Kobol Helios64 RK3399K SBC & 5-Bay NAS Pre-Orders to Start Next Week

We covered Rockchip RK3399K processor a few months ago, as a version of RK3399 processor qualified to run at 2.0 GHz, or supporting a wider-temperature range (-20 to +85°C) at 1.8 GHz.

We found out about the new processor, as Kobol was working on a Helios64 SBC designed for NAS that featured RK3399K SoC. At the time, we just had a drawing of the board and some specifications, but now the company has announced pre-orders for the board and a complete 5-bay NAS kit will start next week and the actual shipping start in March.

Kobol Helios64 SBC

Kobol Helios64 RK3399K SBC
Click to Enlarge


  • SoC – Rockchip RK3399K hexa-core processor with 2x Arm Cortex-A72 cores @ 2.0 GHz, 4x Cortex-A53 cores @ 1.6 GHz
  • System Memory – 4GB LPDDR4
  • Storage – 16GB eMMC 5.1 flash, 5x SATA 3.0, 1x M.2 SATA slot shared with one SATA 3.0 port, MicroSD port
  • Connectivity – 1x 2.5GbE port, 1x Gigabit Ethernet port
  • USB – 3x USB 3.0 ports, 1x USB Type-C port with DP (DisplayPort) and DAS (Direct Access Storage) modes
  • Expansion – Headers for I2C, UART, SPI, GPIOs…
  • Misc – 2x PWM fan headers, RTC with backup battery, buzzer
  • Power Supply – Dual DC inputs, built-in UPS support with optional battery.
  • Dimensions – 120 x 120 mm (nano-ITX form factor)

Helios64 HeatsinkThe board will ships with a large heatsink as shown above. There’s no mention of OS support in the currently empty Wiki, but we should expect Debian and Armbian support.

Kobol Helios64 5-Bay NAS Enclosure

Kobol’s first product, Helios4 NAS SBC, would optionally ship with an acrylic enclosure which kept cost low, but it was not necessarily the most eye-pleasing design.

Kobol Helios64 NAS Enclosure
Click to Enlarge

So the company has come up with a much nicer design for Kobol Helios64 enclosure as shown above.

Key features:

  • Support for up to 5x 3.5” SATA HDD
  • Hot-Plug HDD Tray System
  • Integrated Control Panel
  • 1x USB 3.0 Port
  • 2x 80mm PWM Fans
  • Dimensions – H 134mm x W 222mm x D 250mm

All necessary cables as included with the case.

The company also plans to offer an adapter kit to install Helios64 SBC in any mini-ITX tower to recycle old PC cases.


Prices for the board, enclosure, accessories, and complete kit are as follows:

  • Helios64 SBC with heatsink – $189
  • Helios64 enclosure – $95
  • 12V/10A Power Adapter – $14
  • UPS battery pack comprised of Panasonic Cell NCR18650BD – $12
  • Helios64 Full Kit with all four items above – $295 – Pre-order price: $285 until March 2020

Via LinuxGizmos

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26 Replies to “Kobol Helios64 RK3399K SBC & 5-Bay NAS Pre-Orders to Start Next Week”

  1. On LinuxGizmos somewhere in the comments Gauthier now indirectly answered my previous question: 2.5GbE is provided via USB so I would assume we’re talking about:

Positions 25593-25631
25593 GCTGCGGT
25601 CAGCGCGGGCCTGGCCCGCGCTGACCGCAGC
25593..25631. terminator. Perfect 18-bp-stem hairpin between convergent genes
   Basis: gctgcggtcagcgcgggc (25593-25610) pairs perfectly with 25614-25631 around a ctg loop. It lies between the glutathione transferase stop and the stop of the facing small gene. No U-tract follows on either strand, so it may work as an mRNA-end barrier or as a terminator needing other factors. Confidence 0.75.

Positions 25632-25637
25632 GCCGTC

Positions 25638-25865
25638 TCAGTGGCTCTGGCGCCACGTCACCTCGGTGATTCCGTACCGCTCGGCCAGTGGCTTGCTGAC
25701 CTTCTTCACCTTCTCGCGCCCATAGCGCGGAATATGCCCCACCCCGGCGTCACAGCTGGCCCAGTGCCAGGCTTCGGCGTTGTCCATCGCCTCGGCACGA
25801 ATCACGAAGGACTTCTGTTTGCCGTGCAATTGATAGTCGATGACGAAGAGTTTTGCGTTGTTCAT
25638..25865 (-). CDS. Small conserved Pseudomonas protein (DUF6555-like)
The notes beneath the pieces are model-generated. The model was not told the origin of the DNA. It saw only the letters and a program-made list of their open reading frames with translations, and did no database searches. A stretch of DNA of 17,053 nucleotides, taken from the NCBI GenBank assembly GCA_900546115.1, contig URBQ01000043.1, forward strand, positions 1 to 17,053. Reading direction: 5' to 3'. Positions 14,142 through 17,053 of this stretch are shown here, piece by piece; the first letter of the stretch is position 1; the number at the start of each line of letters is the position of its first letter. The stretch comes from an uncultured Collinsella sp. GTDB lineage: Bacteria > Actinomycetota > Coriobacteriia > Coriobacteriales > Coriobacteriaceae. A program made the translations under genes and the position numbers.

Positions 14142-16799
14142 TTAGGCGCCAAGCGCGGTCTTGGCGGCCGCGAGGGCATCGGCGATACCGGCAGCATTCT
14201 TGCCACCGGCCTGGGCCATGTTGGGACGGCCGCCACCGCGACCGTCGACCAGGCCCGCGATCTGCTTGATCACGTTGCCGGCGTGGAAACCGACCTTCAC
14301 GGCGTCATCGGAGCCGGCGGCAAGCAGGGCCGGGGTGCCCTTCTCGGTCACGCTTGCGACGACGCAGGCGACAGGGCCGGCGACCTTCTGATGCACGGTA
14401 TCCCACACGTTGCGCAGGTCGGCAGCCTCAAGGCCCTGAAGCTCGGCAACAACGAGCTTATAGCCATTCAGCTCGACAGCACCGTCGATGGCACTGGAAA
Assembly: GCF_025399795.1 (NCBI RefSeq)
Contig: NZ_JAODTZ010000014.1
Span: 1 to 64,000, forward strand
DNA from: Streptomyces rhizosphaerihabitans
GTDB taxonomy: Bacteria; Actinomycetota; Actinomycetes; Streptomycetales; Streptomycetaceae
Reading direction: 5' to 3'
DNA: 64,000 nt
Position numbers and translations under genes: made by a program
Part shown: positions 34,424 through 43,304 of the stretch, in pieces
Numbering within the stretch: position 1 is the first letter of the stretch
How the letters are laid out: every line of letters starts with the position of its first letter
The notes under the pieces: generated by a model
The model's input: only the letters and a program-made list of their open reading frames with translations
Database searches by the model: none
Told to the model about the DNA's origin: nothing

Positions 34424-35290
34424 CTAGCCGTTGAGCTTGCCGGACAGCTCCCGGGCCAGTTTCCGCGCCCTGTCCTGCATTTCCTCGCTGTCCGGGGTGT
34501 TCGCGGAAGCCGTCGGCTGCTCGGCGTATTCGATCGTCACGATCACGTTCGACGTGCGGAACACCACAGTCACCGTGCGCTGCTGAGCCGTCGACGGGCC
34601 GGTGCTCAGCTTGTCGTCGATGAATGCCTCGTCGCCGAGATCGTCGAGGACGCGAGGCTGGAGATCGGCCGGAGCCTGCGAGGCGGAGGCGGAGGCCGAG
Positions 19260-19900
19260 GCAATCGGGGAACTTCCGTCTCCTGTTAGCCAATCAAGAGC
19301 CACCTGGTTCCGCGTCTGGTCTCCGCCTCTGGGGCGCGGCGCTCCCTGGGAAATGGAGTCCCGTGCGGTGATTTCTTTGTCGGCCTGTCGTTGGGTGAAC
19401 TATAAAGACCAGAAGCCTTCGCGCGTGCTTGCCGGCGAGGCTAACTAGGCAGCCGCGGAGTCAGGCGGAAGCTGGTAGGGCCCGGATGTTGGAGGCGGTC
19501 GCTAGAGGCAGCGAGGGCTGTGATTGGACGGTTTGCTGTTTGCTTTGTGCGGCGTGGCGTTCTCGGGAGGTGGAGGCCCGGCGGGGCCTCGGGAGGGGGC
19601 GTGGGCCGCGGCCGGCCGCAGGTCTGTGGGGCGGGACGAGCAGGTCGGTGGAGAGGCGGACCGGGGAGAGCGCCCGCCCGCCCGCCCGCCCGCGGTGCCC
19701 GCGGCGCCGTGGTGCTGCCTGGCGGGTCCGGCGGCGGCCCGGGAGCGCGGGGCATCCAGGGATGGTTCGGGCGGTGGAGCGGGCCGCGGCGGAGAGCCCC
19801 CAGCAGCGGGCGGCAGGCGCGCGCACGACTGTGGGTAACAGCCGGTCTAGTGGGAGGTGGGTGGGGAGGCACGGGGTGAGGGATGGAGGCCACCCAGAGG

* The 5 SATA ports provided by a JMB585 (‘wasting’ two of the four PCIe Gen2 lanes)
    * 2.5GbE provided by a RTL8156 behind some USB3 hub sharing bandwidth with the 3 Type-A ports

    No ECC memory (even if they can provide later a version with integrated on-die ECC this is something entirely different than proper ECC support where the host can read out whether bit flips occurred and so the user can act on accordingly) and crappy software support.

    I guess this is mostly for people impressed by slogans like ‘open source’ and things of the past like mdraid/RAID5…

    1. What will be a CNX post without a comment from @tkaiser 😉

      * We would have loved to expose the spare PCIe lanes but the cost of PCIe Switch wasn’t fitting in the bill. You should know that there is always some trade-off to be done to find the best recipe within certain constrains.
      * Actually the 2.5Gbe over USB3 hub is performing well even in a share bandwidth scenario. Of course all of this require proper cpu affinity configuration.

      Maybe you should have a closer look into SDRAM with on-die ECC. The one we will be using ( from Intelligent Memory) provide a special register in order to query the number of ECC events. It also provide a physical ERR event signal pin that can be used as an interrupt.

      I follow you on this, for Helios64 we will encourage people to look at other approach than usual mdadm RAID.

      1. > SDRAM with on-die ECC. The one we will be using ( from Intelligent Memory) provide a special register in order to query the number of ECC events. It also provide a physical ERR event signal pin that can be used as an interrupt.

        Which framework will allow to handle this stuff? Do you use this ‘physical ERR event signal pin’ and if so in which way? Which software component will take care of this?

        1. We are still experimenting with it, obviously it’s not trivial to access such memory register. As for the ERR signal is just meant to be used as trigger intead of constantly polling register. We will share our progress at later stage, plus IM is a bit behind schedule on their 8Gb SDRAM. We want to at least offer 2GB for the ECC option.

      2. > We would have loved to expose the spare PCIe lanes but the cost of PCIe Switch wasn’t fitting in the bill.

        I think that’s not the excuse if you are selling something at $189.

        1. What we are offering is a novel design with a lot of built-in features like 2.5Gbe Ethernet or On-Board UPS that you won’t find on any other off-the-shelf boards.

          But above all, for this price users can expect a premium quality design, something you can rely on for setting up your NAS. One example is that we put a lot of emphasis in the design quality of the power circuitry and management, not like other boards.

          Also we are using only quality components, not refurbished / rebranded SDRAM or eMMC modules from brand like Rayson or Foresee. For people who don’t know those refurbished chips are chips that didn’t pass quality tests from original foundries (e.g Samsung or Micron) and are resold via other channels under different brands.